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Tommy Fleetwood seeing good signs and in contention once again

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Tommy Fleetwood seeing good signs and in contention once again

    Written by Jeff Babineau @JeffBabz62

    PALM HARBOR, Fla. – Tommy Fleetwood produced scores only one shot apart to begin the Valspar Championship – 3-under 68 on Thursday, followed by 69 on Friday – but the rounds felt worlds apart in terms of ease.

    Friday, as winds started to pick up late in the morning, suddenly everything seemed to get more difficult at Innisbrook’s Copperhead Course. Two bogeys coming home put a dent in Fleetwood’s score after an eagle on his 10th hole (the par-5 first) gave him the tournament lead at 7 under. But he nonetheless left Friday quite upbeat about his overall play, and will enter the weekend in good position to chase that elusive first PGA TOUR victory. Fleetwood sits at 5-under 137 through 36 holes, with nobody ahead of him in the field running away at the demanding Copperhead Course.

    “I was talking to Rosie (Justin Rose) about it once we got in. I think both of us found, once you get a little bit scrappy, it feels so tough,” said Fleetwood, who finished under par despite hitting less than half his fairways (6 of 13) and exactly half his greens (9 of 18). “You don’t have to miss the fairway by much, so hard to control the ball, so hard to hit the green, up and downs are never easy ... it escalates.

    “Overall, I thought I did a good job. You just have to stay so, so patient. You really can’t force anything out there. “

    Fleetwood, 32, set a high standard of play from 2017 through the start of 2020, playing his way into the top 10 in the world. He represented England at the Olympic Games and competed on two Ryder Cup teams, hoisted upon shoulders in Paris five years ago to chants of “Tommy, Tommy!" His play fell off about the time the COVID-19 pandemic struck, and he is working hard to find his way back. Currently, Fleetwood is ranked 27th in the world.

    “I had a year stretch, I would say, sort of post COVID in 2021, I felt like I was poor, really, and struggled,” he said.

    Slowly, Fleetwood is showing some very strong signs. He finished top 5 in two majors in 2022. There were three days of stellar play at THE CJ CUP in South Carolina last fall after an opening 73, a DP World Tour victory in South Africa before the holidays (Nedbank Golf Challenge) and steady play at the elevated Genesis Invitational, where he tied for 20th. A week ago on Saturday, he thrust himself into contention at THE PLAYERS by shooting a third-round 65. (Sunday, he would struggle to 76.) So good play definitely lives within him.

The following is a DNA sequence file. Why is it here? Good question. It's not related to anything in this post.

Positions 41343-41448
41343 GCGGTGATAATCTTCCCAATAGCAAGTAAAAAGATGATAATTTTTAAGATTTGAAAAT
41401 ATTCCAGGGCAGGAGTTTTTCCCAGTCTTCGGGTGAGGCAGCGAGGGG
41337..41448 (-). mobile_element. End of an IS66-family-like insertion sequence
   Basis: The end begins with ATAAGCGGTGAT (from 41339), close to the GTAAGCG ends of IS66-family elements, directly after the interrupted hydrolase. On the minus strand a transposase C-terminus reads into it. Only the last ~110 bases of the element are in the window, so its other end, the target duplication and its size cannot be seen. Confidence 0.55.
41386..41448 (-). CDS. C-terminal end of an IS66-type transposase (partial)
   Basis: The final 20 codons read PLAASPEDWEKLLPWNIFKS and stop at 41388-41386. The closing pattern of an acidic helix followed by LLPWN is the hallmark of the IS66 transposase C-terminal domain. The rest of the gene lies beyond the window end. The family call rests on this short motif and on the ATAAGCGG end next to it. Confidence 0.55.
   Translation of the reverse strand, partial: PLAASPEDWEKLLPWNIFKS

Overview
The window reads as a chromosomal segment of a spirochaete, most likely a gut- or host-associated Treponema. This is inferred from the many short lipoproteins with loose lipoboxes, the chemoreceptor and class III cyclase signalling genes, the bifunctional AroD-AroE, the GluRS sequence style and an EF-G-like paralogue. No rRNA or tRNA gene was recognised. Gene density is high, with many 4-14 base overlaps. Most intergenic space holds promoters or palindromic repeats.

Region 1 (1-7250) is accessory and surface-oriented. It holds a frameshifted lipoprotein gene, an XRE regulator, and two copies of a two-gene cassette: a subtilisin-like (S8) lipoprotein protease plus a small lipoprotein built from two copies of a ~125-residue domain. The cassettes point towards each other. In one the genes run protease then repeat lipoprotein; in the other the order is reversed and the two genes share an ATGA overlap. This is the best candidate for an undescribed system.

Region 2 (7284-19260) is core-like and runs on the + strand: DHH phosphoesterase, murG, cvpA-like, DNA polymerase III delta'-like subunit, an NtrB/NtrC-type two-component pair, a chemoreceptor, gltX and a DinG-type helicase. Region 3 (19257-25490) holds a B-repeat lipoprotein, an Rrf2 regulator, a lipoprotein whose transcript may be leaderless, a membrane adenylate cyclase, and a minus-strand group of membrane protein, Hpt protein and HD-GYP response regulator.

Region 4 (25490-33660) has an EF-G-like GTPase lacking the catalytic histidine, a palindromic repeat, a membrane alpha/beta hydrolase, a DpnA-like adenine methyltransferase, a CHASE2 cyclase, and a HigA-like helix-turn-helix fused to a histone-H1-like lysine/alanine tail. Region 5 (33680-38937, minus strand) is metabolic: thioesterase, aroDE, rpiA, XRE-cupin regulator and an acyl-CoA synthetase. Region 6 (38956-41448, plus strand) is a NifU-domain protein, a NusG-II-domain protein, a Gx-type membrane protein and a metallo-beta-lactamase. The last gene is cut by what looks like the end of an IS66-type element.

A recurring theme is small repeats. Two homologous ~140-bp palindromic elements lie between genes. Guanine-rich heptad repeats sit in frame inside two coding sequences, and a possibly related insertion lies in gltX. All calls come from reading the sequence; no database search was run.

Friday, he faced 215 yards into the par-5 first hole (his 10th), but didn’t think he could quite get there with a 5-iron because of the steep downhill lie upon which his drive came to rest. He was just trying to get his approach anywhere near the front of the green, maybe in the front bunker. He flushed the shot, it carried far enough to nudge through the rough, and it left him 3 feet for eagle. He just needs to find those round-changing moments a little more often.

    Tommy Fleetwood's impressive second leads to eagle at Valspar

    “You look at Saturday at THE PLAYERS, obviously putting myself in a nice place on the leaderboard going into Sunday,” Fleetwood said. “Sunday wasn't really my day at all. But so far, halfway through this week, I'm up at the right end of the leaderboard again. Just keep doing that, just keep doing the right things, then see where my golf takes me, really, from there.

    “But, for sure, the first thing you got to do is sort of play well with a good attitude and put yourself in positions. That's what the best players do more often than anybody else, and that's what I keep trying to do.”

    It keeps him pushing toward landing that elusive first PGA TOUR victory, a day he hopes will arrive soon. This week marks his 112th TOUR start, and four times he has been a runner-up. He is a proven winner across a world stage, counting seven international wins, but winning here in the U.S. would be a great boost to his career.

    It’s a delicate mix, trying to balance between wanting to win badly, and potentially wanting to win a little too much. There are times to push and times to wisely back down a little.

    “That’s one of the trickier things for any professional athlete, I guess, your own expectations, and your own dreams, and how much you want it,” said Fleetwood, who competed the first two days in a very comfortable grouping alongside fellow Englishmen Matthew Fitzpatrick and Justin Rose.

    “Nobody gets where they are without having all that. ... There’s times out here when your dreams can feel further away, and then there’s times when you feel close, and times when you are going to achieve it. The key is to try to do the right things every day, and you need to enjoy it along the way.

    “Whatever happens this weekend, happy to see my game start moving in the right direction.”

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